Cheyenne Photos

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From Wyoming Tales and Trails

This Page: Capitol Avenue.

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About This Site

Capitol Avenue, looking north, 1920's. Photo by Ralph Doubleday.

The Hynds Building was completed in 1920. The building was designed by William R. Dubois and housed the American National Bank until 1964. The bank is now located on 20th and Capitol. The building has been vacant for a number of years, but is proposed for renovation. In 2003, a drug addict managed to get to the roof where he threatened to jump. He used his perch to throw, among other things, tarot cards at police officers. Suicide, however, was not in the cards that day and after five hours he was taken into custody.

Capitol Avenue, looking north, 1920's. Photo by Ralph Doubleday.

Note the individual with car touble parked on the left.

Albany Hotel, undated.

The Burlington Station across the street from the Albany Hotel was first replaced with a new depot which later became a bus station. The site is now a park.

Capitol Ave., 1920's.

In this scene, the old Burlington Depot is now gone. A comparison with the 1909 view of 16th reflects that the one-story building next to First National Bank has been replaced.

As indicated by the above photos, Cheyenne was a very modern city, as confirmed by Emily Post in her description of her 1915 motor journey from New York to Denver:

If you think Cheyenne is a Buffalo Bill Wild West town, as we did, you will be much disappointed, though it may be well not to show the progressive citizens of that up-to-date city that you hoped they were still galloping along wooden sidewalks howling like coyotes! I thought that Celia and E.M. [Post's traveling companions] looked distinctly grieved at the sight of smooth laid asphalt, wide-paved sidewalks, imposing capitol and modern buildings. Even the brand-new Plains Hotel was accepted by both of them in much the same spirit that a child who thought it was going to the circus and found itself at a museum of art, would accept the compensation of a nice hot supper instead of peanuts and red lemonade. . . The west of yesterday was no longer to be found in Cheyenne! On one day in the year though, they have a Frontier Days Celebration---when, like in the midnight hour of the Puppen Fee, the West that was comes back to life. There are wonderful exhibits of "bronco busting" and rope throwing, and all the features of county fair, horse show, and wild west show in one.

For discussion of the Plains Hotel, see Lincoln Highway.

Dudley Stevenson on Red Bird, photo by J. E. Stimson

Joseph Elam Stimson was the official photographer for the Union Pacific in Cheyenne from 1889 to 1903. A large collection of his photographs are held by the American Heritage Center of the University of Wyoming. Other photographs are held by the Wyoming State Museum and some are on display in the Old Governor's Mansion. Other examples of his work will be found on the Cattle Drives and Rudafeha Mine pages.

In contrast to Miss Post's comments, always the epitome of politeness, were the comments of James Montgomery Flagg, primarily noted as the artist who created the World War I Uncle Sam, "I want you!" poster, on his 1925 honeymoon trip across the continent:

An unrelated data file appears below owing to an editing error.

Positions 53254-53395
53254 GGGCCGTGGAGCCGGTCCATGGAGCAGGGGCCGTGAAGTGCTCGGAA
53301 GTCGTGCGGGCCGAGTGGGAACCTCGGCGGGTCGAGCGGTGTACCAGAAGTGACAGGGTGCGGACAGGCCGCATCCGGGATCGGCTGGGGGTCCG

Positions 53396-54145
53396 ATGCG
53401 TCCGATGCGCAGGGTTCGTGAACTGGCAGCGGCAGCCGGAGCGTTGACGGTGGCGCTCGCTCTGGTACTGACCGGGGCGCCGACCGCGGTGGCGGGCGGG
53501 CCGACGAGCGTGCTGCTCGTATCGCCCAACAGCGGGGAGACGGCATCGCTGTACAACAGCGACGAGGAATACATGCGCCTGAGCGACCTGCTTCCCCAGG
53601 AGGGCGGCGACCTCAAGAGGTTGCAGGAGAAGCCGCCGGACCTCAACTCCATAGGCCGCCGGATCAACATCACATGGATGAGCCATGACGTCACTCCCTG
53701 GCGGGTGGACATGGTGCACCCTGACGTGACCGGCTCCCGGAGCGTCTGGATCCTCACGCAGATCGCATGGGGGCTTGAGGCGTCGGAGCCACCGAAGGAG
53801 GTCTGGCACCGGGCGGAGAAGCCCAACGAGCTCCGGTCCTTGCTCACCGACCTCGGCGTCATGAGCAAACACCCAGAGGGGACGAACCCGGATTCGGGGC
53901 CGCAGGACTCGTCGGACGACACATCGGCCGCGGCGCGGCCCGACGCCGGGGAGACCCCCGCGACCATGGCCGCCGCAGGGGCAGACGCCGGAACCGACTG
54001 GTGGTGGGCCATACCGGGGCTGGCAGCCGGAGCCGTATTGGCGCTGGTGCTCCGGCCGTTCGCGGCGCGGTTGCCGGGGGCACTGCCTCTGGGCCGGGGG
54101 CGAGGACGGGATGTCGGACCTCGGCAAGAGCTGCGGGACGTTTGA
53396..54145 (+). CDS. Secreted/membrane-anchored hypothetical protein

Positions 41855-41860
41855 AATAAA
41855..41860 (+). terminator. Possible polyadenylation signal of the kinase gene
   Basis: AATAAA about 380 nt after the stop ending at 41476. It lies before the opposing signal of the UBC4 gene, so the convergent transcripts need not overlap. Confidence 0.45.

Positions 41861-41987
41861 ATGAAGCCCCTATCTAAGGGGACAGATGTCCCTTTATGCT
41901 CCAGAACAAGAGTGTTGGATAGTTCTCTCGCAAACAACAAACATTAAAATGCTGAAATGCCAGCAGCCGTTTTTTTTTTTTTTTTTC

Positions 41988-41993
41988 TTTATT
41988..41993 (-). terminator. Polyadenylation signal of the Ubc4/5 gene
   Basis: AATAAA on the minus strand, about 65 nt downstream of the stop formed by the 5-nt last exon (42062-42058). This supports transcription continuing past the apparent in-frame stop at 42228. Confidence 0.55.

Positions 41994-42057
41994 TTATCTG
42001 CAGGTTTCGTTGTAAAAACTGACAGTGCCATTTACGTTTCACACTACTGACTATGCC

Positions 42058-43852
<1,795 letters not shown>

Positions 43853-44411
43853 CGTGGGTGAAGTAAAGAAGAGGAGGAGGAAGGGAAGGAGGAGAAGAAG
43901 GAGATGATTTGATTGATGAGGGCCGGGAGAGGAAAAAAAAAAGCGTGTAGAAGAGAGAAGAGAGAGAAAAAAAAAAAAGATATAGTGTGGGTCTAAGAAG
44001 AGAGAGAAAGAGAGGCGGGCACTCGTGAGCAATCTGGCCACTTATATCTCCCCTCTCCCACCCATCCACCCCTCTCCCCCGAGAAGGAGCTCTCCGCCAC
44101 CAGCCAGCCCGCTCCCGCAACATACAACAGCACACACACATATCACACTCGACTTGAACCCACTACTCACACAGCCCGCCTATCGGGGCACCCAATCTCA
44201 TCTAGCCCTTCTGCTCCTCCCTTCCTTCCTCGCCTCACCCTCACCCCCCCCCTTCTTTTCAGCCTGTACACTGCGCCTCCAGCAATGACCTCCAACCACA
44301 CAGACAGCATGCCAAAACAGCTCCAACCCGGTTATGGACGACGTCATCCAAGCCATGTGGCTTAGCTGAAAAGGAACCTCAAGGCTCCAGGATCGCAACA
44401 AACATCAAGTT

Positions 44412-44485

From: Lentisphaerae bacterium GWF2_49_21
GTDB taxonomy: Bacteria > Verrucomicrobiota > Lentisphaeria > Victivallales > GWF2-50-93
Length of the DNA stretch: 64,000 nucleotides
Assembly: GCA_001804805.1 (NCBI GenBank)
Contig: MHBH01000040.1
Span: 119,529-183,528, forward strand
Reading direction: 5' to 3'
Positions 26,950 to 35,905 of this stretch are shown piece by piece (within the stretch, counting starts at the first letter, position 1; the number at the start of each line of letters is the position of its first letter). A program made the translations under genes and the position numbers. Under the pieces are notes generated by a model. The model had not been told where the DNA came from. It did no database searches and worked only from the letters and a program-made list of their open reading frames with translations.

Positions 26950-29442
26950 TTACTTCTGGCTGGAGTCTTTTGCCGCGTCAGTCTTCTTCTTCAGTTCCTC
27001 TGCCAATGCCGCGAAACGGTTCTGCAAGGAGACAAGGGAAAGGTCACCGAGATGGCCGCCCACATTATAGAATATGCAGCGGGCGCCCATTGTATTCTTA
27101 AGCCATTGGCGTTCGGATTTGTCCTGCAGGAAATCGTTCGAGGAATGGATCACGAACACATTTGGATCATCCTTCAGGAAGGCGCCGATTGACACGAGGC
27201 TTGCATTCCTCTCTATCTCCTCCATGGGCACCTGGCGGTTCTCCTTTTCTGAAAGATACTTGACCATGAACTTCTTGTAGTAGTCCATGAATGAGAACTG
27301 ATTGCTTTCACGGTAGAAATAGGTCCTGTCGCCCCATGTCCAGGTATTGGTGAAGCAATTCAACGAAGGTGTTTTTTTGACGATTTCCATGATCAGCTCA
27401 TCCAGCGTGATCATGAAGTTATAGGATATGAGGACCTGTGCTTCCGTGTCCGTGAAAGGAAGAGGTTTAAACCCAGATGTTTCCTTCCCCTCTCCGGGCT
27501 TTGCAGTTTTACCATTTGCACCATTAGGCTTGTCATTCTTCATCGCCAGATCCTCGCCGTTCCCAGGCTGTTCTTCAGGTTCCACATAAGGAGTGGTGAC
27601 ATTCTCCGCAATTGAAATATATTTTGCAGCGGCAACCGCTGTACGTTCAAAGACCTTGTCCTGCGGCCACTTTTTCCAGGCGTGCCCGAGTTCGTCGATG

The roads are getting worse again, and I hate to look at them, even when visible. We went thro Laramie to Cheyenne. The street around the Plains Hotel was entirely torn up, and the shabbiness, the dust, and the hard day's ride all combined to make me laugh sardonically at the seriousness with which Cheyenne took itself. As everyone knows, it is the scene of the big yearly rodeo, and no one talks of anything else the year around I suspect. The post cards are all on one subject---a horse giving an imitation of interpretive dancing, and a cow person leaving his saddle for the plains at once! I bought a couple of silk bandanas in a haberdashery, and the proprietor, when I told him I wanted to get some fried chicken to take to the M.Q.["Motor Queen", the reference to his new bride], who was then sleeping exhaustedly at the hotel, at once left his store flat and, without his hat, escorted me to several cafes to help find the chicken. That impulsive friendliness made me forget the mood I arrived in and think kindly of Cheyenne.

2300 Block, Capitol Ave., approx. 1936.

Compare with same scene on previous page. The City park is to the right.

Aerial view of Capitol, 1970.

The building fronting Capiol Ave. in what was once the city park is the Wyoming Supreme Court Building. To the east of the Supreme Court, at 2301 Central Avenue is the Barrett Building which houses, among other agencies, the Wyoming State Archives. The Supreme Court Building was constructed in 1938 as a Works Progress Administration Project. Its Supervising Architect was Wiiliam R. Dubois, the designer of a number of building throughout Cheyenne and at the University of Wyoming. The Barrett Building was constructed in 1950.

Supreme Court Building, looking north to Capitol Building.

In 2009, the Supreme Court Building was renovated including a redesign of the Suprem Court Room which previously was small, dark and windowless, very much like the courtroom one time in a Forida Court of Appeals which was stuck in the basement of that state's Supreme Court Building.

Cheyenne Photos continued on next page.